Chest, probably back too, I'd do as a negative sculpt and make fiberglass layups (assuming all the chests are the same) or impregs (with access to vagbagging gear). If you have different ones for each actor, I'd make low-def simple fiberglass reinforced plates and then add sculpted-and-cast details on top. Easy to dump replacement parts for bits that get knocked off.

Shoulders, arms and legs I'd sculpt negatives and vacuform (inherently impact resistant) ABS sheet. Cheap and easy to pull replacements for the parts that'll most likely get damaged.

Boots, probably sculpted and solid cast. Maybe some alu/steel plates.

Undersuit, probably a mix of printed latex and silicone relief.

It should go without saying that finer details are done in metal by default, no dicking about with clay or foam to try and get clasps and interface rings.

TL;DR: Use multiple materials, in accordance with how much abuse a given part has to take and the properties of a given material to form a given shape to begin with. There's a reason that props shops are effectively machine shops/general purpose fab shops. Don't worry about "pep vs foam", that's a smokescreen for armchair quarterbacks.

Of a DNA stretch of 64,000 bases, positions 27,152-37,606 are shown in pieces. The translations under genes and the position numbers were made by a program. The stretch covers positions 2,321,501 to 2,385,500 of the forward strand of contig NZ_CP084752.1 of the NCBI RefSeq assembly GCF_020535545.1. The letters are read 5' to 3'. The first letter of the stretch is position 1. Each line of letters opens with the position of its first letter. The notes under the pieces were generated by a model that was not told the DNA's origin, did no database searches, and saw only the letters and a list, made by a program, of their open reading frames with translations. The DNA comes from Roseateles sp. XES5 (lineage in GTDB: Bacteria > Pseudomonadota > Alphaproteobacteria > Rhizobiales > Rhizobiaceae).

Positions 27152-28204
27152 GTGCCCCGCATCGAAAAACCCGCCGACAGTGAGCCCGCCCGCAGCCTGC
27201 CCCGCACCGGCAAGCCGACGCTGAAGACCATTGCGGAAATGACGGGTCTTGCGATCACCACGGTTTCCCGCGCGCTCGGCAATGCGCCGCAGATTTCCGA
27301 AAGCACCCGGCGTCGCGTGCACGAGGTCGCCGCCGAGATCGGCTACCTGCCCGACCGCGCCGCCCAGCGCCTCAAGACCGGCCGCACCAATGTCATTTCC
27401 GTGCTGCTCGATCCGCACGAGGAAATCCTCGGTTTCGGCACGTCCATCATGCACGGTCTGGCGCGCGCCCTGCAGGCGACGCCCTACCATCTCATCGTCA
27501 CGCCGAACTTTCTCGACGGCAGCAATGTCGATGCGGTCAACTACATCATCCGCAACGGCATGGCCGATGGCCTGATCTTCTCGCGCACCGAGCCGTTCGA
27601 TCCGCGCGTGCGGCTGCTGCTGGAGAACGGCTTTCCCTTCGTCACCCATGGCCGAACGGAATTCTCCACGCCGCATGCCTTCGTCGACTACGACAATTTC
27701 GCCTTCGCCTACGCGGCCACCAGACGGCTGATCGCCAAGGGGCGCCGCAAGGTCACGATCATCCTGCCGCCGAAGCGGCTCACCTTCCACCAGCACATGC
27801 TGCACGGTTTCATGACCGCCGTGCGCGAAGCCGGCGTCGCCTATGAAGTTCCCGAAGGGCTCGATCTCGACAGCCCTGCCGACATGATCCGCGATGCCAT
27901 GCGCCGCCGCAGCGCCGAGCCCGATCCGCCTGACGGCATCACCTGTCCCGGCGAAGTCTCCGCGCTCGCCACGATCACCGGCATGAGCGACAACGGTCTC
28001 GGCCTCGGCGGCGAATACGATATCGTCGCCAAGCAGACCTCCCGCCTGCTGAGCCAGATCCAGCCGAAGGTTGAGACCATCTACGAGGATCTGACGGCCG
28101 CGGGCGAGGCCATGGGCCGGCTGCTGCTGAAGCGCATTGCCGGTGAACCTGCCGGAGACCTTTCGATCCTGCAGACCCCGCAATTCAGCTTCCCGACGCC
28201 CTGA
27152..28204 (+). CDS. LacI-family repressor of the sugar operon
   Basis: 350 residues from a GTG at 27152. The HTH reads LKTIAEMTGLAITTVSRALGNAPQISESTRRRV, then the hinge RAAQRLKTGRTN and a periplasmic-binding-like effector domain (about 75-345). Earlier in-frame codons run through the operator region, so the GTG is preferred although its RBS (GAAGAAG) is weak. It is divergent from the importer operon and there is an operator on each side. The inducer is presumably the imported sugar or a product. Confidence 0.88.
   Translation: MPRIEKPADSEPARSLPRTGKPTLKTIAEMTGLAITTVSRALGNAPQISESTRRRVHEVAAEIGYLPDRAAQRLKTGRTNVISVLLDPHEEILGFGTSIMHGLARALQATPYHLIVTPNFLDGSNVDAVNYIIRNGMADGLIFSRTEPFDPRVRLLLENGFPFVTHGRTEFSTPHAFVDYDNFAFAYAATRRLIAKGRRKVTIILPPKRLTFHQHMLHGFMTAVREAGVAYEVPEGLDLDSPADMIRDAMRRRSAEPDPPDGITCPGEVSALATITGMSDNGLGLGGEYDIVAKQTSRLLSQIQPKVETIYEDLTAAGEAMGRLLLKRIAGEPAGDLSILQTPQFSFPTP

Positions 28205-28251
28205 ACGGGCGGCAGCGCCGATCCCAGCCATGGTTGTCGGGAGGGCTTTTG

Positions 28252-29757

murishani047

Member
This is why they have crowd costumes and hero costumes. The crowd costumes are mostly small and/or out of focus, so you can just do those as nicely-painted simple foam builds- all the detail is in the paint job. Anyone who isn't in the foreground of the current scene wears this. Hero costumes, when talking about shooting, are going to be a mix of materials.

Parts that aren't going to see much action may well be foam. Unfortunately for MJOLNIR armour under battle conditions, that's probably not gonna happen except maybe codpieces if you're lucky.